The MTT as well as many of the other brain studies undertaken by Dr. Moscovitch have implications for rehabilitation care and practice. Knowing that the hippocampus may be able to retain specific kinds of memory, rehabilitation can work towards using spared functions in order to support what has been lost. Dr. Moscovitch cites research in Dr. Eva Svoboda’s laboratory at Baycrest, in which procedural memory is recruited to functionally aid other cognitive losses. Memorylink, a rehabilitation program, teaches adults with brain injury how to use smartphone technology as a cognitive aid to daily living. Capitalizing on the spared procedural memory functions, participants are taught a set of rules and procedures so that they can use a smartphone. The same step-by-step routine is practiced at each session, until the steps are internalized. Although the participants may not be able to verbalize the steps or have memory of the sessions, they are still capable of using the smartphone in their daily lives. The device can then be used as a memory aid – for scheduling, prompting of routines, and to take photos to review later (5). Dr. Moscovitch described how the Memorylink program was able to significantly improve the life of a man with topographic agnosia. Individuals with topographic agnosia are unable to navigate the environment. Even steps from his home, he could become lost. By learning to use the GPS on his smartphone, this man is no longer afraid to leave his home or his neighborhood (6). In fact, he travels the world with his smartphone in his pocket.

Although Dr. Moscovitch has made monumental contributions to neuroscience, his curiosity for the next research question continues. So, Dr. Moscovitch leaves us with an idea he would like to test out: he and his graduate student Jessica Robin have shown that episodic memory depends greatly on the environment in which they were formed (7). He explains that this has implications for aging in place for older adults with dementia. “If you’re familiar with the Robarts library as opposed to the AGO, the events that happened at Robarts will be described with much more detail than events happening at the AGO,” says Dr. Moscovitch. So it is possible that when you take a person out of their habitual environment, as commonly occurs for older adults with dementia who are relocated to long term care, you are also limiting access to memories which the environment allows them to have. This in turn may exacerbate their memory problems. This may be the next hypothesis Dr. Moscovitch tests — one that has direct implications for rehabilitation practice.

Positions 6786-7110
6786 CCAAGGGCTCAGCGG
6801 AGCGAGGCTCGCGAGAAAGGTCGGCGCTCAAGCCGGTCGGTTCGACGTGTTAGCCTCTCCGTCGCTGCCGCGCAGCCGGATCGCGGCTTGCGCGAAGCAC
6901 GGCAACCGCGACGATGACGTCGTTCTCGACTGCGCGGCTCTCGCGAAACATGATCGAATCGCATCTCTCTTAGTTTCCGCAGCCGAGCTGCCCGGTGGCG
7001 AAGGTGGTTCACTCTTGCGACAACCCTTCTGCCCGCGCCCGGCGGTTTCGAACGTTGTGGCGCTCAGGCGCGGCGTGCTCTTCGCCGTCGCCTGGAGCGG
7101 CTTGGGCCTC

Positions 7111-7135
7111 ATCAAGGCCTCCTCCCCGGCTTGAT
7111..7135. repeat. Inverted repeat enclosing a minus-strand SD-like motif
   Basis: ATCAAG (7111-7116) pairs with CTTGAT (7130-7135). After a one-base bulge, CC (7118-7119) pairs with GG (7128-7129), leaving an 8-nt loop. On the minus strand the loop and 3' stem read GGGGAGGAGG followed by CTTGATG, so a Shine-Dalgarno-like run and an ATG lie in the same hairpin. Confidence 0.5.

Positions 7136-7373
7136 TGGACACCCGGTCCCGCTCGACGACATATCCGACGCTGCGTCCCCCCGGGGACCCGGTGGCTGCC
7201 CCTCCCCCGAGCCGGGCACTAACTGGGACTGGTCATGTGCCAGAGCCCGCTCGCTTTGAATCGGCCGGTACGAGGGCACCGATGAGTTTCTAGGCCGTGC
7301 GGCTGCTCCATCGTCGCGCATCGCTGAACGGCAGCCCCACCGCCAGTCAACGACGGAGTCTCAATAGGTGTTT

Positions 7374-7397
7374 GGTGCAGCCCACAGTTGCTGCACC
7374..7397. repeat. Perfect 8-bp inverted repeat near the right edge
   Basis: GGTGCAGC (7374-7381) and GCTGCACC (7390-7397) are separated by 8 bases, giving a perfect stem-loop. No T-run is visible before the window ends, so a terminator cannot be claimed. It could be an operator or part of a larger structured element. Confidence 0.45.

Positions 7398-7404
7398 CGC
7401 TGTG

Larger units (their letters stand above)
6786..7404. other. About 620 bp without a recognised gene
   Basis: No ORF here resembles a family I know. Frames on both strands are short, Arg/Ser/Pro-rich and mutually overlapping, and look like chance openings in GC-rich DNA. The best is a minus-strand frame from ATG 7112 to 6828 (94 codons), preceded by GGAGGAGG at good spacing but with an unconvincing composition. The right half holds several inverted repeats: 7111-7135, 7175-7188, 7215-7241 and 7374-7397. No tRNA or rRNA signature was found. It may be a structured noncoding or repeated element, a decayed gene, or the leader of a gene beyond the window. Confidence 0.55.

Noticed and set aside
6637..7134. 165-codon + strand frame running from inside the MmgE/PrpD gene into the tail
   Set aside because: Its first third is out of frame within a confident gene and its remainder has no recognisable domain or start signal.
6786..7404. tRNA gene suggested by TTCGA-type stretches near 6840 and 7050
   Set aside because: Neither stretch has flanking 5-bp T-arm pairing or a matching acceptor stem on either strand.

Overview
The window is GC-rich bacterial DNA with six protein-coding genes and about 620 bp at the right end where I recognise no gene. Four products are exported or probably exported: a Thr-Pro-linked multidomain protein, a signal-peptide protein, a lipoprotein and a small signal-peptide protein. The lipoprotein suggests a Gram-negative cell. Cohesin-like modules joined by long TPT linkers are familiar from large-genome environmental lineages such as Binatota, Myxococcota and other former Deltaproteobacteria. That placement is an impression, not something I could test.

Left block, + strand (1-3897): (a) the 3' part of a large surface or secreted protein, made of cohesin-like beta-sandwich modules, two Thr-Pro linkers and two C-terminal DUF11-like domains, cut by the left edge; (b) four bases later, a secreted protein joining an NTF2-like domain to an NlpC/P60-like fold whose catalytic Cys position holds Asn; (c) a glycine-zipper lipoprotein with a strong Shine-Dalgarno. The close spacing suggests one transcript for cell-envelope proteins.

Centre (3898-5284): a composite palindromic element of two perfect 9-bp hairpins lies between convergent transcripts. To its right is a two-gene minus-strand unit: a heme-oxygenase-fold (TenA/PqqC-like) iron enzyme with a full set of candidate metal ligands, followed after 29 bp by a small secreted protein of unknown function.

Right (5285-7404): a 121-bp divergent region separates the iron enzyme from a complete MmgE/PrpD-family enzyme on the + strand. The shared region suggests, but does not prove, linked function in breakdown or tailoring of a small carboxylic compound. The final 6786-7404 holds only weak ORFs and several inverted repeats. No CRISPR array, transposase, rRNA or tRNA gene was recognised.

“She reminded me that this is our fiftieth Valentine’s Day together.”

Listening to Dr. Moscovitch talk about memory provides some food for thought. Having good memory is often considered a prized skill. A person with good memory is seen as a reliable worker, a good friend, and a trustworthy partner. Memories give us the sense of who we are and where we belong. Our interview lasted about an hour before Dr. Moscovitch said he had another important meeting to attend. It was Valentine’s Day and he had to meet with his wife for lunch. “She reminded me that this is our fiftieth Valentine’s Day together.” We are sure he would have remembered anyway. Dr. Moscovitch has excellent memory. And he has excellent memories.



  1. Hebb, DO. The organization of behavior. New York: Wiley & Sons; 1949.
  2. Olds J, Milner P. Positive reinforcement produced by electrical stimulation of the septal area and other regions of rat brain. J Comp Physiol Psychol. 1954;47:419–27.
  3. Bonner, J. Pioneering memory researcher Brenda Milner to receive Pearl Meister Greengard prize [internet]. Brighton: Medical News Today Healthline Media. May 26, 2011. [May 9, 2017]. Available from http://www.medicalnewstoday.com/releases/226617.php
  4. Nadel L, Moscovitch M. Memory consolidation, retrograde amnesia and the hippocampal complex. Curr Opin Neurobiol. 1997;7(2):217-27.
  5. Svoboda EV, Richards B. Compensating for anterograde amnesia: A new training method that capitalizes on emerging smartphone technologies. J Int Neuropsychol Soc. 2009;15(4):629-38.
  6. Rivest J, Svoboda E, McCarthy J, Moscovitch M. A case study of topographical disorientation: behavioural intervention for achieving independent navigation. Neuropsychol Rehabil. 2016;1-21.
  7. Robin J, Wynn J, Moscovitch M. The spatial scaffold: The effects of spatial context on memory for events. J Exp Psychol Learn Mem Cogn. 2016;42(2):308.